with Gordon as far as his management style, his work ethic and a
    heartfelt commitment to serving the community."


    His advice to the executive Crusader taps to lead it into the future?
    Build strong relationships, particularly with area doctors and
    hospitals. It will be vital for Crusader to have that muscle in its
    corner as more and more patients turn to its clinics for help.


    "Crusader relies on the community to support it," Lipsky said. "They
    really need the community to pitch in and help them."


    Contact: ; 815-987-1341

    If you’re uninsured and need help

    If you do not have medical insurance, consider the following options:
    Crusader Clinic: Offers primary medical and dental care, along with
    prescription drugs, on a sliding-fee scale based on patient income.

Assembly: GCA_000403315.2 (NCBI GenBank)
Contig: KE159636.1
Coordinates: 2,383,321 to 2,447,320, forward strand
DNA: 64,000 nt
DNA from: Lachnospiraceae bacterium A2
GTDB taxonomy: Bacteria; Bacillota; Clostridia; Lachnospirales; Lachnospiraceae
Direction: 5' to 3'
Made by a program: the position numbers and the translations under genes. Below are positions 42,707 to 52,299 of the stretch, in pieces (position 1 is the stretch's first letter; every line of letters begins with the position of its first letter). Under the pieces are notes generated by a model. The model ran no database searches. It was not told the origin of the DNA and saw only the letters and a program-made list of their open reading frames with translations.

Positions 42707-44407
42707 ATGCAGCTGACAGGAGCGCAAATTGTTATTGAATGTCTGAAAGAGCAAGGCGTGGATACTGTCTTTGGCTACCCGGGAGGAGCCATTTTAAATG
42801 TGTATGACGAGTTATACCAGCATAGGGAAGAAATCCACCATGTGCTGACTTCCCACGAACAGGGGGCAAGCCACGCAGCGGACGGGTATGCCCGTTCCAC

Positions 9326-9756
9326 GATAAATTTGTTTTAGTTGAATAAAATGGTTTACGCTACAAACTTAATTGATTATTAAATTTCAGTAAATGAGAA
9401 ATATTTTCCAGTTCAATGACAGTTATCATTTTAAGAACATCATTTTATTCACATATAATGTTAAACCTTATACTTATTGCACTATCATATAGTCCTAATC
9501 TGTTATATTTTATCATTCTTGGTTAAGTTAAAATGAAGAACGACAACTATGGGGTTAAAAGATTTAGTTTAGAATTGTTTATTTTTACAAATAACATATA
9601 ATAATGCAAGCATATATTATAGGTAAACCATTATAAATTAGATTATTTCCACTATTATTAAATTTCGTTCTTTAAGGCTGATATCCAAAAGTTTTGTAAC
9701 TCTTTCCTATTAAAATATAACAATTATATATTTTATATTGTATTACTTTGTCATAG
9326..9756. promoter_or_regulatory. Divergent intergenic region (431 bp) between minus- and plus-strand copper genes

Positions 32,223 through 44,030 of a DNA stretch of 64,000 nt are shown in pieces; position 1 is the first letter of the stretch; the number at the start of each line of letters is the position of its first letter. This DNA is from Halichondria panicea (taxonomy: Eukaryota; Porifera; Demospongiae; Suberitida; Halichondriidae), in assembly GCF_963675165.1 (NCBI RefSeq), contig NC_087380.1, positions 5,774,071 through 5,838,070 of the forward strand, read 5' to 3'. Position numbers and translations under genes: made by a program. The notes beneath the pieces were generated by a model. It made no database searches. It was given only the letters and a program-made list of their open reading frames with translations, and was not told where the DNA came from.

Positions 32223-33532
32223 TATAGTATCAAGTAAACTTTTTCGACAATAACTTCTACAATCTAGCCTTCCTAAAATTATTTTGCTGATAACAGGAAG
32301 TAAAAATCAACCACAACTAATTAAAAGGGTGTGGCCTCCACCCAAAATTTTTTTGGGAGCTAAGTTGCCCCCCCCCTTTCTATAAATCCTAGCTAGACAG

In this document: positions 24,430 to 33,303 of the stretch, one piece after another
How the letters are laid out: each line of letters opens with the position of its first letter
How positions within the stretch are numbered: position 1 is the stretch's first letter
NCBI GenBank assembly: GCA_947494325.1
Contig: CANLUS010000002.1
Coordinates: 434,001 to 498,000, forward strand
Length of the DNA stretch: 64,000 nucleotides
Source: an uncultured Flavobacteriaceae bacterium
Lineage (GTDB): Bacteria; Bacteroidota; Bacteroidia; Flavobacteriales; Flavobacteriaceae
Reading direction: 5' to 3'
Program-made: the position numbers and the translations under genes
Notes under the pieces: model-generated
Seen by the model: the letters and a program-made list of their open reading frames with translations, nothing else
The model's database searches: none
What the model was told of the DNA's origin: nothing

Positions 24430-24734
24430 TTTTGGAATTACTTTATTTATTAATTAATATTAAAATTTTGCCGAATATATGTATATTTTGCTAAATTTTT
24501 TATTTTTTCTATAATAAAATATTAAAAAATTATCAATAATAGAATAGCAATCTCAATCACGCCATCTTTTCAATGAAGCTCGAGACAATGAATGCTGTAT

815-490-1600.
    Winnebago County Health Department: Offers general preventive health
    services for women and children. Black male health services also
    available. 815-962-5092.
    Coveringtheuninsured.org: Provides news, information and resources for
    people without health insurance.
    Illinois Office of Consumer Health Insurance: Serves as ombudsman for
    the uninsured. 877-527-9431.
    UShealthquotes.com: Gives health insurance quotes and coverage
    information for groups, businesses and individuals.
    Healthinsuranceinfo.net: Provides private health insurance and
    consumer rights information.
    KidCare: State program provides low-cost or free health insurance for
    children through age 18. To find out if your child is eligible, call
    866-4-OUR-KIDS or visit www.state.il.us/dpa/kidcare. You also can
    enroll through Rockford Health Council at 815-395-5701.
    FamilyCare: State program provides low-cost or free coverage for
    children and parents. Income limits apply. Enrollment available
    through Rockford Health Council at 815-395-5701.

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    Joel M. Eichen, Mar 6, 2005